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Friday Headlines: The rich get richer and the poor get poorer.

House Republicans passed their tax overhaul yesterday; the Senate will reconvene after Thanksgiving to vote on its own package.

Under the new GOP plan, the only clear winners are businesses. While many Americans will receive tax cuts, about 13 million middle-class households will pay more. And by eliminating the ACA's individual mandate, the Senate's tax plan will result in a tax hike on those earning $30,000 a year and below.

Tucked away in the House bill is a tax on tuition waivers, which universities use to shelter grad students whose salaries far outpace their take-home pay, and without which students will be effectively bankrupted.

Yesterday more than 200,000 gallons of oil spilled from the Keystone pipeline in South Dakota, reviving concerns about the controversial Keystone XL extension.

Al Franken joins the growing list of powerful men now publicly outed for sexual misconduct.

The Trump administration lifts a ban on import of elephant-hunting trophies from Zimbabwe, which has now come back into reporting compliance on its elephant population. Though apparently "the issue was a priority for Interior’s political appointees."

“It disallows contributions, donations, or ‘anything of value’ provided by a foreign national to sway an election. It also bars a campaign from offering ‘substantial assistance’ to a foreign national engaged in spending on American races.” Trump Jr.’s Wikileaks chats may have been brief, but they also may have violated federal campaign-finance rules.

The Facebook hearings show lawmakers are too focused on the problems of 2016, leaving future elections unprotected.

“Over time, its wood surface became cracked and chafed, and it had been crudely overpainted, as an image in the sale catalog shows. The painting now appears in some limbo state between its original form and an exacting, though partially imagined, rehabilitation.” A critique of da Vinci’s “Salvator Mundi,” which broke the record for the most expensive art sold at auction.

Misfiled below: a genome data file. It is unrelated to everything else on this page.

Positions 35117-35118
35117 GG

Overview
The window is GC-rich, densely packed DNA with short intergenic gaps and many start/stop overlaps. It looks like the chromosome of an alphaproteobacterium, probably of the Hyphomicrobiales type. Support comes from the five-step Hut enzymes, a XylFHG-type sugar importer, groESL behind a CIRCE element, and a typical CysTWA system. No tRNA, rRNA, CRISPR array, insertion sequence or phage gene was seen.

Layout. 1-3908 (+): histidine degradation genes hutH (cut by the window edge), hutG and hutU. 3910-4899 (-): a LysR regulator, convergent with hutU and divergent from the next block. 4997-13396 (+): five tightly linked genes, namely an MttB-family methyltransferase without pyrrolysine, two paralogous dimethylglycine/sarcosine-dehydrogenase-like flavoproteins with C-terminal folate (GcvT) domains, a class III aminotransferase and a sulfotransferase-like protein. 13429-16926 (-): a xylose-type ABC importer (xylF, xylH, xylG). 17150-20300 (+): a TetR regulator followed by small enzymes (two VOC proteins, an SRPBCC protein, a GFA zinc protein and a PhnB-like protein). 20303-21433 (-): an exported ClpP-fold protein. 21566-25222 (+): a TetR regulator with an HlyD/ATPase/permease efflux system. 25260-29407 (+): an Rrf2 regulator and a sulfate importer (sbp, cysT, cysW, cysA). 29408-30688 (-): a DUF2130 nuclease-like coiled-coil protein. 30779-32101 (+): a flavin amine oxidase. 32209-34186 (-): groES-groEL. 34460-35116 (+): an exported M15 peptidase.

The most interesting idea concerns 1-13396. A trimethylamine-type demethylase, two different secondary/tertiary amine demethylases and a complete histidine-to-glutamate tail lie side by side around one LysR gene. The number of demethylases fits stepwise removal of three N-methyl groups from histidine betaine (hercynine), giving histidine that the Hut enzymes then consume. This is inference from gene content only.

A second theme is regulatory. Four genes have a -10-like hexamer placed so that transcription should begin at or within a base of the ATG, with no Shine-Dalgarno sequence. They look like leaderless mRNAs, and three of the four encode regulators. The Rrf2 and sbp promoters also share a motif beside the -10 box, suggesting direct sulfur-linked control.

A visual timeline of Guernica explains the work's own complex history and its enduring anti-war commentary.

As seen from space, how all of Earth's plant life breathes, based on 20 years of satellite data.

An interactive map of every record store on Earth.

Recently discovered, one of the last stories Raymond Chandler wrote took aim at the US healthcare system.

Kansas shrouds its operations from Kansans; 90 percent of the last decade's laws were authored anonymously.

“The Federal Reserve found that over the course of a 30-year career, women with children are more productive than other workers in nearly every career phase.” The much-supposed motherhood penalty isn’t just inaccurate, it’s actually backwards.

France's teachers unite to open the gender of French plural nouns, which have defaulted to masculine for centuries.

A heatmap of New York Times crosswords shows the likelihood of which squares will be black versus white.

Sexual partners are less likely than total strangers to give CPR to someone having a heart attack.

"Bail Bloc" is a cryptocurrency scheme that uses your computer's processors to pay low-income New Yorkers' bail.

To exist on the internet and navigate its heaps of fake news, everyone must improve their critical thinking skills.

For regular people who aren't being spearphished by Fancy Bear: "The Motherboard Guide to Not Getting Hacked."

Today in Not Making This Up: In 1986, Arthur Russell tried to produce a rap record with a teenage Vin Diesel.

To relax: Stare at this moving gif and listen to this song.